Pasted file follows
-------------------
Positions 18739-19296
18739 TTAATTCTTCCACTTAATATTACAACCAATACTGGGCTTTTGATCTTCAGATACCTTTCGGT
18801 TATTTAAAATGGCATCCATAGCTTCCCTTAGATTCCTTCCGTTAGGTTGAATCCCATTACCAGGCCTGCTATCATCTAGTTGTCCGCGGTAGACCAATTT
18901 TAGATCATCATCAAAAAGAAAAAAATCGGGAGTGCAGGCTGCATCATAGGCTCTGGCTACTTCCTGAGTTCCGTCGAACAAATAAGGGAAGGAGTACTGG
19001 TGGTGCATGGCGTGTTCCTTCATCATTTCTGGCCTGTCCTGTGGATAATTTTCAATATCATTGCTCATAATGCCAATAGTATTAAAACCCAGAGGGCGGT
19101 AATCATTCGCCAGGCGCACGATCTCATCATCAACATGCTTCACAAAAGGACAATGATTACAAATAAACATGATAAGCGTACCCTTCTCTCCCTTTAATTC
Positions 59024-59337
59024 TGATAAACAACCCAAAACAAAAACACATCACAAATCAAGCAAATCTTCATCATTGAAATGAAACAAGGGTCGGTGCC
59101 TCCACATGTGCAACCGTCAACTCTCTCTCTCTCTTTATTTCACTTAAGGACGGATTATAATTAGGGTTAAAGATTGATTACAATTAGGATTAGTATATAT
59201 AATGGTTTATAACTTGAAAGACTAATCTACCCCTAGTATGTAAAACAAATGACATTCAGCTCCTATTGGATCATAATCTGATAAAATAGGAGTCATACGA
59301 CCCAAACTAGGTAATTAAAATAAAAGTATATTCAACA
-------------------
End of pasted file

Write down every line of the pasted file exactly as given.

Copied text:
Positions 18739-19296
18739 TTAATTCTTCCACTTAATATTACAACCAATACTGGGCTTTTGATCTTCAGATACCTTTCGGT
18801 TATTTAAAATGGCATCCATAGCTTCCCTTAGATTCCTTCCGTTAGGTTGAATCCCATTACCAGGCCTGCTATCATCTAGTTGTCCGCGGTAGACCAATTT
18901 TAGATCATCATCAAAAAGAAAAAAATCGGGAGTGCAGGCTGCATCATAGGCTCTGGCTACTTCCTGAGTTCCGTCGAACAAATAAGGGAAGGAGTACTGG
19001 TGGTGCATGGCGTGTTCCTTCATCATTTCTGGCCTGTCCTGTGGATAATTTTCAATATCATTGCTCATAATGCCAATAGTATTAAAACCCAGAGGGCGGT
19101 AATCATTCGCCAGGCGCACGATCTCATCATCAACATGCTTCACAAAAGGACAATGATTACAAATAAACATGATAAGCGTACCCTTCTCTCCCTTTAATTC
Positions 59024-59337
59024 TGATAAACAACCCAAAACAAAAACACATCACAAATCAAGCAAATCTTCATCATTGAAATGAAACAAGGGTCGGTGCC
59101 TCCACATGTGCAACCGTCAACTCTCTCTCTCTCTTTATTTCACTTAAGGACGGATTATAATTAGGGTTAAAGATTGATTACAATTAGGATTAGTATATAT
59201 AATGGTTTATAACTTGAAAGACTAATCTACCCCTAGTATGTAAAACAAATGACATTCAGCTCCTATTGGATCATAATCTGATAAAATAGGAGTCATACGA
59301 CCCAAACTAGGTAATTAAAATAAAAGTATATTCAACA